When the Celtics’ new GM Brad Stevens pulled off the Al Horford trade, leveraging his first-round pick, a Sam Presti relationship and Horford’s desire to return to Boston, it appeared to be a fair swap. Aging star for aging star, both limited in the games they played last season. The Celtics only threw a first-round pick due to significant contract differences between the two players.
Kemba Walker never played for the Thunder, accepting a buyout that leaves Oklahoma with $53.6-million in dead money over the next two seasons. Houston used Boston’s No. 16 overall pick instead, the Thunder flipping it for a heavily-protected future Detroit selection, and selected Alperen Şengün. Horford lined up against Şengün in the decisive stretch of the Celtics’ win over the Rockets, schooling the 19-year-old and looking like he never left Boston with 17 points, 10 rebounds, three blocks and three assists.
Horford struggled to shoot on Friday, but in the third quarter utilized his size and footwork in mismatches to draw touch fouls in the bonus. He shot 8-for-9 at the free throw line, attempting nine at the stripe for the first time since Game 5 of the east quarterfinals between Boston and Milwaukee. His 11 fouls (5.5 per game) drawn through the Toronto and Houston contests are tied for 15th in the NBA, slightly above Kevin Durant.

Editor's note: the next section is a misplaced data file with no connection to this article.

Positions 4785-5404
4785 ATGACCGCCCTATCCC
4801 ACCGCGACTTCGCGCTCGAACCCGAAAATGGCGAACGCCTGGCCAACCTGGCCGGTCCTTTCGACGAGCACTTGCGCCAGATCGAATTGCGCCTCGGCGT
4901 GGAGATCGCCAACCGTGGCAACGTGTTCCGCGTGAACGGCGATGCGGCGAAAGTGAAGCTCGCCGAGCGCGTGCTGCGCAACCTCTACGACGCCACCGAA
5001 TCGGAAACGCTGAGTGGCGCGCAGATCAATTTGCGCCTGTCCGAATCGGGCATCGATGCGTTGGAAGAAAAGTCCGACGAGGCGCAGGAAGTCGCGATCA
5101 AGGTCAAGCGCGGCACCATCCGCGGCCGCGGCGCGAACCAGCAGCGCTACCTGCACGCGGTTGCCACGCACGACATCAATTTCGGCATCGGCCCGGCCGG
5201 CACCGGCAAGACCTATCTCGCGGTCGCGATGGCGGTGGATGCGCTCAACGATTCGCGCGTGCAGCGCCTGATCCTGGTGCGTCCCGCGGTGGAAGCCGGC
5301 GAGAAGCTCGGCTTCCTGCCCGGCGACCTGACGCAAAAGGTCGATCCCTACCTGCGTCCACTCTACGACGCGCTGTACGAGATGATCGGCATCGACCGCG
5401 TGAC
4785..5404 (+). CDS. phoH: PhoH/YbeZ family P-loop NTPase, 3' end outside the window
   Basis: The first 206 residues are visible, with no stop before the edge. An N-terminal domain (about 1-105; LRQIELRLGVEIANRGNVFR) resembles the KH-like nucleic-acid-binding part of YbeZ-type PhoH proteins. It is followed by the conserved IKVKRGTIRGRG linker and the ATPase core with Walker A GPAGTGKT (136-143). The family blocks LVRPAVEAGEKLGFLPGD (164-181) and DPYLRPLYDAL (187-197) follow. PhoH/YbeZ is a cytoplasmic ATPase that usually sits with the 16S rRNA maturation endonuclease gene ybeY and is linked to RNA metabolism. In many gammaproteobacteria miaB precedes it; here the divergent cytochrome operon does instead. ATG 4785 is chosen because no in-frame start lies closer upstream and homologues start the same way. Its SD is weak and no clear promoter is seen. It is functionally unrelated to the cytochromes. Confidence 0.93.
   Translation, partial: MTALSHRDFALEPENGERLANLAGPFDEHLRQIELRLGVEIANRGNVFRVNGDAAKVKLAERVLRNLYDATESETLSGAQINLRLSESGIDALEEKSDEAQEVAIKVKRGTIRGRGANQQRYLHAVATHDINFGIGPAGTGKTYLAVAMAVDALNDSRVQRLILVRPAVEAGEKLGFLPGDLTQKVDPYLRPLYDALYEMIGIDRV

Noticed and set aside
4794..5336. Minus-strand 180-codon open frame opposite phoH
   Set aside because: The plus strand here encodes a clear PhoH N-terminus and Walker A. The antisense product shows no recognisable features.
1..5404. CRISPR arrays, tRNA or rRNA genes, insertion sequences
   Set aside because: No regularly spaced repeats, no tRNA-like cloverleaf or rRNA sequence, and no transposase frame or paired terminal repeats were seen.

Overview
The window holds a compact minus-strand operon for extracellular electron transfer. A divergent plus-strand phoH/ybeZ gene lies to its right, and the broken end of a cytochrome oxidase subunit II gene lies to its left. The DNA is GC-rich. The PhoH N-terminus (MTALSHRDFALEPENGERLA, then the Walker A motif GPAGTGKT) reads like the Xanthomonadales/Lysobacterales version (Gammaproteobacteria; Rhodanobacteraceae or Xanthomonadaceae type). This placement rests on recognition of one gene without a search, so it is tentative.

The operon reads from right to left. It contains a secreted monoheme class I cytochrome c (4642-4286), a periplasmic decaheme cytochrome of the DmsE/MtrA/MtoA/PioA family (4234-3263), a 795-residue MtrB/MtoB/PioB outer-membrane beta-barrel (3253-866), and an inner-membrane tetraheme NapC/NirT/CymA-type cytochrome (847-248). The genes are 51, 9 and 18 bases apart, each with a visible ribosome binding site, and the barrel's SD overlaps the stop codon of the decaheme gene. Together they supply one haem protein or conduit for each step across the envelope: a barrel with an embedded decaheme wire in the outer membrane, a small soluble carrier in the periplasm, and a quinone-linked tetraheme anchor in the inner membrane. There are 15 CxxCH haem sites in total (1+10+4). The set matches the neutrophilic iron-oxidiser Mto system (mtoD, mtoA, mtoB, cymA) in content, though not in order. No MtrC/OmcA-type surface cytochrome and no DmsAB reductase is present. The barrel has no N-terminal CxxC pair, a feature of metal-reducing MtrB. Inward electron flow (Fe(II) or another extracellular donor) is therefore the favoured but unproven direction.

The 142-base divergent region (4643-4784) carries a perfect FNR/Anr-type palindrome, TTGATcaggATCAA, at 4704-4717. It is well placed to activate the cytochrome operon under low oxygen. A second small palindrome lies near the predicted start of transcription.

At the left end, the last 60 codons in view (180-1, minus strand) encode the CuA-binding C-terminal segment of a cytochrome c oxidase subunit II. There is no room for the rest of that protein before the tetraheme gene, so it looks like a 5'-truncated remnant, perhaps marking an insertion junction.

The Celtics wanted to build a more veteran team and Horford became the centerpiece of that movement. He earned a vet’s whistle operating in the post, one maybe Grant Williams wouldn’t have received in that same position. Ime Udoka, with a second chance to coach Horford after he felt Philadelphia underutilized him, is now attacking smaller wings with Horford post-ups the Celtics used conservatively in recent seasons.
Shooting and double-digit scoring seemed obvious benefits of bringing Horford back, along with his ability to play the wing and center. It was unclear just how comfortable he’d look switching onto the perimeter though. He stayed with Jae’Sean Tate for an early block, recording seven in two games despite playing a more perimeter-based style next to Robert Williams III. Stevens hadn’t hired Udoka yet, but likely had switching in mind in reacquiring Boston’s big man, once and still one of the most comfortable at defending on the perimeter.
Udoka also made Horford a fixture of his pace emphasis for the Celtics, making it clear early they’d utilize his ability to dribble into the front court and make sharp outlet passes. Horford isn’t a blur on the fast break, but on Friday blew by Kevin Porter Jr. and Houston’s defense after sneaking a quick left hand following Şengün’s up-fake attempt to grab one of his three steals. He finished a three-point play that ended any chance the Rockets could come back and win in the fourth.
Horford posted a game-high +18 in 30 minutes in a 10-point Celtics win after playing 25 in his return from COVID-19 Friday against Toronto. He received a loud roar from Boston’s crowd in pregame introductions, with fans this time appreciative of the width of impact Horford provides a team that needed so many of the things he brings one year ago. Passing, shooting, positional versatility, defense, size, length, pace and screening.
The only concern would be the Celtics’ over-reliance on the 35-year-old. He’ll play in back-to-backs this year, Udoka said, but alongside injury-prone Williams III and with Grant and Enes Kanter unable to fill effective backup five minutes so far, it’ll be difficult to sit Horford down. He’s questionable tonight with a left adductor strain.